What Is a Fully Funded Documentary Letter of Credit (FFDLC)?

A fully funded documentary letter of credit (FFDLC) is a documented letter of credit that serves as a written promise of payment provided by a buyer to a seller. With a fully funded letter of credit, the buyer’s funds for the required payment are held in a separate account for use when needed, similar to the process for escrow. The seller receives payment when all of the terms of the agreement are fulfilled.

Understanding FFDLCs

Letters of credit are commonly used in commercial, international transactions. They allow a buyer to manage risks of international business dealings while also obtaining support through the promise of borrowed funds. A letter of credit is documented by a bank who serves as a third party in the transaction.

A seller may have certain requirements for the financial institutions from which it will accept letters of credit. A letter of credit serves as a binding and legal document that the seller can accept and legally contest if payment is not made according to the detailed terms.

Letters of credit can be funded or unfunded.

A fully funded documentary letter of credit is a letter of credit in which the funds necessary are held in a separate account which serves as a type of escrow account. Buyers using an FFDLC may deposit some of their own funds and require funding from a financial institution for the remainder of the funds. Typically in an FFDLC, the buyer will need to begin paying interest on the borrowed funds as soon as they are placed in the separate account.

Buyers and sellers will usually work with third parties to fully complete transactions involving all types of letters of credit and specifically FFDLC. The seller may hold documentary letters of credit with their own bank who then acts as their agent. The seller’s agent bank can manage the documentary collection process when appropriate and can help the seller to more easily receive payment into its account.

Other operational procedures may also be included in the documentary collection. Some documentary letters of credit may include an at sight provision, which requires that the buyer initiate the transaction as soon as they receive the specified goods and accompanying paperwork.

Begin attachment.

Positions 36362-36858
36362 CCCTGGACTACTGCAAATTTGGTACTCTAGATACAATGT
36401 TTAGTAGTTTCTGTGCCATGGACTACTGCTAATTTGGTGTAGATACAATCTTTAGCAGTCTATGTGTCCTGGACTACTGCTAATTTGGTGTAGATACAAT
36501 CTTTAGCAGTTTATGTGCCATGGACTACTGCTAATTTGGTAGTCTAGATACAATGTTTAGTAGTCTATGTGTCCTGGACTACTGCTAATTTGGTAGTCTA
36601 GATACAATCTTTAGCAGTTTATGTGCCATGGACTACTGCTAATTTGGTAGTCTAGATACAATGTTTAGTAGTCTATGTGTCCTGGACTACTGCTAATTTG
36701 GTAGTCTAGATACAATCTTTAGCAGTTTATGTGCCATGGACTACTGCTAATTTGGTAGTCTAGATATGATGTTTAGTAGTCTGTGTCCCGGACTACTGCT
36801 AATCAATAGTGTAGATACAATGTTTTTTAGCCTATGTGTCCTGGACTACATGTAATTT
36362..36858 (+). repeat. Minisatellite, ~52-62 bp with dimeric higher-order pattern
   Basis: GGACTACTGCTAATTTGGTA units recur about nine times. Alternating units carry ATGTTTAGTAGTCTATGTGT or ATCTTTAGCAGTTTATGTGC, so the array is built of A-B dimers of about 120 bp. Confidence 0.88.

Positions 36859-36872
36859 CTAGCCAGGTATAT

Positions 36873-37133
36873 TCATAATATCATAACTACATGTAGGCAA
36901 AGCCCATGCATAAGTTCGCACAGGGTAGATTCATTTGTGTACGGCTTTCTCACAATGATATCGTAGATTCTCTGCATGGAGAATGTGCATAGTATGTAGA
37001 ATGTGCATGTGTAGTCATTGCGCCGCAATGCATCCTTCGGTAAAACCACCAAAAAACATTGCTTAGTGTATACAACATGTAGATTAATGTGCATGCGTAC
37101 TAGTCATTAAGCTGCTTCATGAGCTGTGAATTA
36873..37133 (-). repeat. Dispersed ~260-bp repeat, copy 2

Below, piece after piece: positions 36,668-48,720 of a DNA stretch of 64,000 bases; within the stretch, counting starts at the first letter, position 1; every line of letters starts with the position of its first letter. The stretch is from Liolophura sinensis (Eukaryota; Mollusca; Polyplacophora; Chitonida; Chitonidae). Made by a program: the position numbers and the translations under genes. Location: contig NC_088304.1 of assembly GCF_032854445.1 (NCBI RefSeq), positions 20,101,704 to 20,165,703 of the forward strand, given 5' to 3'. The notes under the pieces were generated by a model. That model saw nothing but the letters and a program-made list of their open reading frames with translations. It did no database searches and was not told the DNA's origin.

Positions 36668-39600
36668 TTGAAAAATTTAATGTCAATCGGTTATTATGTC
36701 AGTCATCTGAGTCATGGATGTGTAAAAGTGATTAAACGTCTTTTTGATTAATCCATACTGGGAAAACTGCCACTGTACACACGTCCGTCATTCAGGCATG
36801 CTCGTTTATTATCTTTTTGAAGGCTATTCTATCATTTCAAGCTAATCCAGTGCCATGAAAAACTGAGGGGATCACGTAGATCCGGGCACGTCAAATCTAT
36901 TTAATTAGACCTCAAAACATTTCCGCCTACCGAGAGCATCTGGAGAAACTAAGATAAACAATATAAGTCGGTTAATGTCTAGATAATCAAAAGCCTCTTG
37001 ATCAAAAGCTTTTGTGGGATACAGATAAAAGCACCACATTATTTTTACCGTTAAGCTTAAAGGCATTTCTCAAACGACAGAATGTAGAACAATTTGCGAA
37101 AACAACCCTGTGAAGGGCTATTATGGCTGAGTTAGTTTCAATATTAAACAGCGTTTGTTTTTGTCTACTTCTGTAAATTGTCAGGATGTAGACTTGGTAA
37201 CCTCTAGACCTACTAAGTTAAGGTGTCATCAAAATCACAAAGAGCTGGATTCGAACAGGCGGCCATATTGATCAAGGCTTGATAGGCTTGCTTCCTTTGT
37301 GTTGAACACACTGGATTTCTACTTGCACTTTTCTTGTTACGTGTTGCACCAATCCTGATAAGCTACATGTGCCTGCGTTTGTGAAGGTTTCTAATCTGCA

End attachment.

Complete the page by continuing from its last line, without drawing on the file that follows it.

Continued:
Overall, an FFDLC provides assurance to the seller that the buyer has the necessary funds for the transaction, as it proves the buyer has transferred cash to a separate account. With an FFDLC the buyer does not have to risk sending payment to the seller without knowing whether or not the goods have actually been shipped.

Fully funded documentary letters of credit include comprehensive provisions detailing all of the necessary business and operational provisions. Such terms may include clauses for proof of shipment, such as a bill of lading stamped by customs. The conditions under which funds may revert to the buyer, such as the seller's failure to provide a bill of lading within a set time, are also outlined in the FFDLC.

Funded vs. Unfunded

Letters of credit can be funded or unfunded. A fully funded documentary letter of credit will provide assurance that cash for the value necessary in payment has been moved to a separate account for payment when required. Unfunded letters of credit do not set aside funds specifically through a separate, escrow type of account.

In an unfunded letter of credit, the bank backing the letter of credit promises to pay if the buyer is unable to at the time payment is required. In an unfunded letter of credit, the bank may pay the full amount or a partial amount depending on the funds the buyer has available. If a bank must issue funds for an unfunded letter of credit then interest on the funds being borrowed from the bank would usually not begin until transferred.

Key Takeaways

  • An FFDLC is a letter of credit backed by funds in escrow.
  • Businesses can use an FFDLC to obtain some or all of the funds moved to an escrow account for final payment.
  • Letters of credit can come in many different variations and may be either funded or unfunded.

Types of Letters of Credit

There can be numerous types of letters of credit. Each may or may not be funded. Some of the most common types of letters of credit include the following:

Financial Accounting for Letters of Credit

Companies may also need to make special considerations for accounting for letters of credit. These considerations can depend on whether the letter of credit is funded or unfunded. Letters of credit serve as access to borrowed funds. Letters of credit must thus be recorded as liabilities on the balance sheet.

In general, a funded letter of credit would need to be reported on the balance sheet as a liability immediately since funds are transferred to a separate account and begin accumulating interest. An unfunded letter of credit would not necessarily need to be reported as a liability on the balance sheet until the letter of credit has been utilized in exchange for borrowed funds.